Bjork brings mix of arena concert and left-field Broadway musical to Dublin

Bjork's magnificent show in Dublin was a mix of arena concert and left-field Broadway musical, writes Ed Power .

"Eccentric” is an adjective that has been applied to Björk throughout her career, sometimes as a compliment, occasionally as an accusation.

Bjork wearing Dilara Findikoglu at 3Arena in Dublin. Picture: Santiago Felipe
Bjork wearing Dilara Findikoglu at 3Arena in Dublin. Picture: Santiago Felipe

Yet stereotyping Iceland’s biggest export this side of frozen cod as kookiness-on-a-stick does a disservice to the undertow of sincerity and curiosity running through her music.

That was clear throughout her first Irish performance in more than a decade as she plunged into a whirlpool of twirling, pantheistic idiosyncrasy and emerged clutching truths that transcended the avant-garde staging.

'Cornucopia' is a blend of arena concert, left-field Broadway musical and capricious art-show. It was originally commissioned by New York venue the Shed and Björk has clearly been indulged to an extent.

Bjork wearing Dilara Findikoglu at 3Arena in Dublin. Picture: Santiago Felipe
Bjork wearing Dilara Findikoglu at 3Arena in Dublin. Picture: Santiago Felipe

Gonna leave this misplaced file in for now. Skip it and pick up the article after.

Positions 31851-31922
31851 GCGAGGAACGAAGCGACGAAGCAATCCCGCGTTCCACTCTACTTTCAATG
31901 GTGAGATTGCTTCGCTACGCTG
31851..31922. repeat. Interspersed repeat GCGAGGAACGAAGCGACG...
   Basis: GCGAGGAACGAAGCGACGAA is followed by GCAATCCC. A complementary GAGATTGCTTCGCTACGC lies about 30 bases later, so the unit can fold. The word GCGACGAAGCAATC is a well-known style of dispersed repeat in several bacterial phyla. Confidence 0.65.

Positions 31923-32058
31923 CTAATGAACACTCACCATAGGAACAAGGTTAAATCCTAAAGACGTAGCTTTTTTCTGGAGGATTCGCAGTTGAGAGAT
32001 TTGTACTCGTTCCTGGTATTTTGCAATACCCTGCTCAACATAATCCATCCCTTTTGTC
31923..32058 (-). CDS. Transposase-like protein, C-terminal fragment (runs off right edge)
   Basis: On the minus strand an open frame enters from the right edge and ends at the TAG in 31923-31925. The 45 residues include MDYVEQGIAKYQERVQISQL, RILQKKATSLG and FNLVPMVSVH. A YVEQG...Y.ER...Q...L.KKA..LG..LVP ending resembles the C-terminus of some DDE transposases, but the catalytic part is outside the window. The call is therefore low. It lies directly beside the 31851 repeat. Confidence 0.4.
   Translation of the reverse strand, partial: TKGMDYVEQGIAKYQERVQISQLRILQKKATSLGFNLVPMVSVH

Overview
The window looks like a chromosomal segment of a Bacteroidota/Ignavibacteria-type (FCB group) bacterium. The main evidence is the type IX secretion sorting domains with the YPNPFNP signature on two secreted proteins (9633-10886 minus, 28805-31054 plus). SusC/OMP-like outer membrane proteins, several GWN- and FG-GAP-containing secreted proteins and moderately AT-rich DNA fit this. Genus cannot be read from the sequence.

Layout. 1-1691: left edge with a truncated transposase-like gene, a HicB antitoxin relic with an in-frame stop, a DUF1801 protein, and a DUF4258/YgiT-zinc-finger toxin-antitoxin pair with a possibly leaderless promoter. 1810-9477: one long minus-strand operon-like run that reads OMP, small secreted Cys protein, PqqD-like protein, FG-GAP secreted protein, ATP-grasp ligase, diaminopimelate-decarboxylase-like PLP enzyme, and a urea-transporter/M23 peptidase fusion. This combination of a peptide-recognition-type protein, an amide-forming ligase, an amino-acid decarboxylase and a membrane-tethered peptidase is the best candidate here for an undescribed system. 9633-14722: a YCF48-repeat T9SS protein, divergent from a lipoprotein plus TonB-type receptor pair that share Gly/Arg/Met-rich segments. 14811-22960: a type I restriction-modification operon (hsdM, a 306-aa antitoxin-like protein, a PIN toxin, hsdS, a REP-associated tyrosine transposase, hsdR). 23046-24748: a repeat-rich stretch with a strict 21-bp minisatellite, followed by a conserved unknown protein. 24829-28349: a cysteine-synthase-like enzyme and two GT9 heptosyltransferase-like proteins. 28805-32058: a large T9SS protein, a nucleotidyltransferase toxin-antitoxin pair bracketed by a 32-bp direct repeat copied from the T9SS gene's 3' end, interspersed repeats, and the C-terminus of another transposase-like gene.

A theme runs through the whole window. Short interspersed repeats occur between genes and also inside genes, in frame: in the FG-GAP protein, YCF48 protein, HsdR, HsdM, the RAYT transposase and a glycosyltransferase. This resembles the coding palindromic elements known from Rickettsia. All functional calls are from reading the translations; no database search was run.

She was flanked in Dublin by choreographed flautists and members of Reykjavik’s Hamrahlid Choir, the latter dressed like cultists waiting for a flying saucer to whisk them away. There was a water-based drum-kit and, in the corner, a sort of space-yurt into which the singer ventured at especially emotive moments.

Björk herself was naturally disguised as an ambulatory shrub, her pink, frond-embellished costume topped with a Carnivale mask, through which her eyes twinkled.

Bjork at 3Arena in Dublin. Picture: Santiago Felipe
Bjork at 3Arena in Dublin. Picture: Santiago Felipe

A slowed-down 'Venus As A Boy' was as close as she came to banging out the hits and those expecting to bop along to her big Nineties moments may have sloped home underwhelmed.

But this was nonetheless an extraordinary journey. Björk drew largely from 2017’s Utopia album, recontextualising the material by turns as a howl against climate change inaction and society’s obligation to embrace the feminine.

The motif of uncurling flowers recurred throughout, which, augmented by the flesh-coloured stage, made it feel you were being serenaded by a giant venus flytrap.

Bjork at 3Arena in Dublin. Picture: Santiago Felipe
Bjork at 3Arena in Dublin. Picture: Santiago Felipe

A video address at the end by climate change activist Greta Thunberg gave voice to the evening’s implied sense of planetary doom. Björk then reappeared in a luminescent outfit that cast her as a dancing dandelion.

Nothing here could pass for normal yet the more intensely bizarre it became the harder it was to resist.

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